After two government bailouts of the U.S. economy in less than twenty years, free market ideology is due for serious reappraisal. In Free Market: the History of an Idea, Jacob Soll details how we got to this current crisis, and how we can find our way out by looking to earlier iterations of free market thought. Contrary to popular narratives, early market theorists believed that states had an important role in building and maintaining free markets. But in the eighteenth century, thinkers insisted on free markets without state intervention, leading to a tradition of ideological brittleness. That tradition only calcified in the centuries that followed. Tracing the intellectual evolution of the free market from Cicero to Milton Friedman, Soll argues that we need to go back to the origins of free market ideology in order to truly understand it—and to develop new economic concepts to face today’s challenges.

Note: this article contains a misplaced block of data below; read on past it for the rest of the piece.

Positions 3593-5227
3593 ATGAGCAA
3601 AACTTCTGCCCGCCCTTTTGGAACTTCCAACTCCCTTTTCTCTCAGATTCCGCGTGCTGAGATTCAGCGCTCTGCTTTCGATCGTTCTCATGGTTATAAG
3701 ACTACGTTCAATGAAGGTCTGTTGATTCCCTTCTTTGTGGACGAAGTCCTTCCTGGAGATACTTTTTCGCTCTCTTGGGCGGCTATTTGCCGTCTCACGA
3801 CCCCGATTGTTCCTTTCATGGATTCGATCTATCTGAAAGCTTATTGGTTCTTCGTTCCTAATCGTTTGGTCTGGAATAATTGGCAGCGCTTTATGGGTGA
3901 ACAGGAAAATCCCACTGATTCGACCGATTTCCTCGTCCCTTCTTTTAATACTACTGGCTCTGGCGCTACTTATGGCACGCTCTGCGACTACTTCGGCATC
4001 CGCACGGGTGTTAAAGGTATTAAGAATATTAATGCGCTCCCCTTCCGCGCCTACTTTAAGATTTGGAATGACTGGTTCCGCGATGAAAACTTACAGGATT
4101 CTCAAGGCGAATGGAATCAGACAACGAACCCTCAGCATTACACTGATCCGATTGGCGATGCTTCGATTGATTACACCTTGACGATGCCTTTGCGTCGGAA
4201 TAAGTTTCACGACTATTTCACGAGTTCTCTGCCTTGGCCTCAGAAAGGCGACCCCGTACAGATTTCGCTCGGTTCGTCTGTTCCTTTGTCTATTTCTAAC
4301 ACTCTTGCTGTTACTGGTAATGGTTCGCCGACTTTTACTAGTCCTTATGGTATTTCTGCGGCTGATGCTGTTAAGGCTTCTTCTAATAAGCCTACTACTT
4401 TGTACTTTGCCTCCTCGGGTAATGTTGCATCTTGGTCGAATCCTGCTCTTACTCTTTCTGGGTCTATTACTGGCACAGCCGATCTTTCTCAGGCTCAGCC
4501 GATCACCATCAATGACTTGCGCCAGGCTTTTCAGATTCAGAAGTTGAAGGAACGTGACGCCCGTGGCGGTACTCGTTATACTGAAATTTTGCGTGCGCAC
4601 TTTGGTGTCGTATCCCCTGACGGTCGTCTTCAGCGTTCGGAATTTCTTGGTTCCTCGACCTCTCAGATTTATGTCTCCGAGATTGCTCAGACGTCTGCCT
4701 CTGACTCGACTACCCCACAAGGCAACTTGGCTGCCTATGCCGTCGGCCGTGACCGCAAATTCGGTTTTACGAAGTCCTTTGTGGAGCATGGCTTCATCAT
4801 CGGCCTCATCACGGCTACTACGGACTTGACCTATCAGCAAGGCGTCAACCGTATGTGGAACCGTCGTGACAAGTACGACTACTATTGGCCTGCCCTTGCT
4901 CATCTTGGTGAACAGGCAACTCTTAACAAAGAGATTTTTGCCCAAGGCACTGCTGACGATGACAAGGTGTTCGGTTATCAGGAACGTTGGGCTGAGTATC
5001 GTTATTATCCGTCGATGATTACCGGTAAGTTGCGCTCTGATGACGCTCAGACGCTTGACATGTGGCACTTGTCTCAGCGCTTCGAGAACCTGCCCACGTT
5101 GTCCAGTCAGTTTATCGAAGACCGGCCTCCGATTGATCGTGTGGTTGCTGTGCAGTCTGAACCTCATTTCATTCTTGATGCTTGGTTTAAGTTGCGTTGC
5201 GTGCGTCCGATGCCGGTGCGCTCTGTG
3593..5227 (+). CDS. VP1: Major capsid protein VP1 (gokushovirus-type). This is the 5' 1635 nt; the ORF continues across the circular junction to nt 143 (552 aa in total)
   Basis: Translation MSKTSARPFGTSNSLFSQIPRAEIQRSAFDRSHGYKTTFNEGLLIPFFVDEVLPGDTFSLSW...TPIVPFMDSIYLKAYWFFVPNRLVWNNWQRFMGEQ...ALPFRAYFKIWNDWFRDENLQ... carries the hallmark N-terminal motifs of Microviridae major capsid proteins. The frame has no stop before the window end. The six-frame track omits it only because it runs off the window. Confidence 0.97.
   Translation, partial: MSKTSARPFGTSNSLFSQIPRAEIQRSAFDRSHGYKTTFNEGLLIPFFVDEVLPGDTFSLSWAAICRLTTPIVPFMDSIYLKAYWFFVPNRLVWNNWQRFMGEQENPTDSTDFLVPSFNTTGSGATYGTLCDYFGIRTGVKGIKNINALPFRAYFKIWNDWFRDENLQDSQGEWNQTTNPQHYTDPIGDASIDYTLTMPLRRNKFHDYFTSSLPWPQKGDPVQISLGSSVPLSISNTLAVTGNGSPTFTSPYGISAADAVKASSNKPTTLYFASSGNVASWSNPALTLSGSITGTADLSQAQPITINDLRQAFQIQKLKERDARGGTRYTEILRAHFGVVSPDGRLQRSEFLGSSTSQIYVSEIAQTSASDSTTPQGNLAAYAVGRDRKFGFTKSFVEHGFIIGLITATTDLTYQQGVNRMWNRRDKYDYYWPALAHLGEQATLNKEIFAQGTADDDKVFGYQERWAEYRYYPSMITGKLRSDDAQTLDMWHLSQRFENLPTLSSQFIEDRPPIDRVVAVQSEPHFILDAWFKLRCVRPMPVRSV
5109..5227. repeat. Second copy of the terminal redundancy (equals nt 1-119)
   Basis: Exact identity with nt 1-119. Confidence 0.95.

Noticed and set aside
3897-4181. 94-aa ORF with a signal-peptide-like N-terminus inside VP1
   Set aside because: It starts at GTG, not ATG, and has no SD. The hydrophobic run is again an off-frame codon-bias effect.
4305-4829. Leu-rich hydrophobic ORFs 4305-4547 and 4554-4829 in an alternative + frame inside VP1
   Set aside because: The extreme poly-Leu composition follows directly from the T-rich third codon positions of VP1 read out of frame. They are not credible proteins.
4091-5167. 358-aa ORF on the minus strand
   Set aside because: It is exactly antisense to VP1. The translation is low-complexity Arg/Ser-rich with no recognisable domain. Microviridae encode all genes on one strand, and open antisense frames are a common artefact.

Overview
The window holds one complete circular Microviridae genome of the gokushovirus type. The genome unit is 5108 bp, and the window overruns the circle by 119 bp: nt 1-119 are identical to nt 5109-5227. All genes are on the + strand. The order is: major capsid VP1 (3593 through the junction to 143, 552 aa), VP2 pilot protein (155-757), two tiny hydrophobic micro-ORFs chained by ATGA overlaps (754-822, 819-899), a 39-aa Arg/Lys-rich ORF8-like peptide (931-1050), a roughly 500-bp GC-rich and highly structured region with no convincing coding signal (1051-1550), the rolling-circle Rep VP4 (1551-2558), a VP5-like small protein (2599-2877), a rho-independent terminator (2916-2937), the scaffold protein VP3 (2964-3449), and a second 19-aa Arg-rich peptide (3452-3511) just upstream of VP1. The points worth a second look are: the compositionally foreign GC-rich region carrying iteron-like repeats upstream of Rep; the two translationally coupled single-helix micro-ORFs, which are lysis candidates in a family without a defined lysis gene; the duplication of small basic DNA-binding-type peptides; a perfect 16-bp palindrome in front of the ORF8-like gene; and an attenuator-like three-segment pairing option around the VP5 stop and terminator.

Jacob Soll is professor of history and accounting at the University of Southern California. He has been awarded numerous prestigious prizes including two NEH Fellowships, the Jacques Barzun Prize, a Guggenheim Fellowship, and, in 2011, the MacArthur Fellowship. He also advises political and financial leaders across the globe to promote accounting standards and financial transparency.
Joining Jacob Soll to discuss his book will be: Pierre Force, Professor of French and History at Columbia; John Shovlin, Professor of History at NYU; and Carl Wennerlind, Professor of History at Barnard College. Emmanuelle Saada, Professor of History and French at Columbia, will moderate the discussion.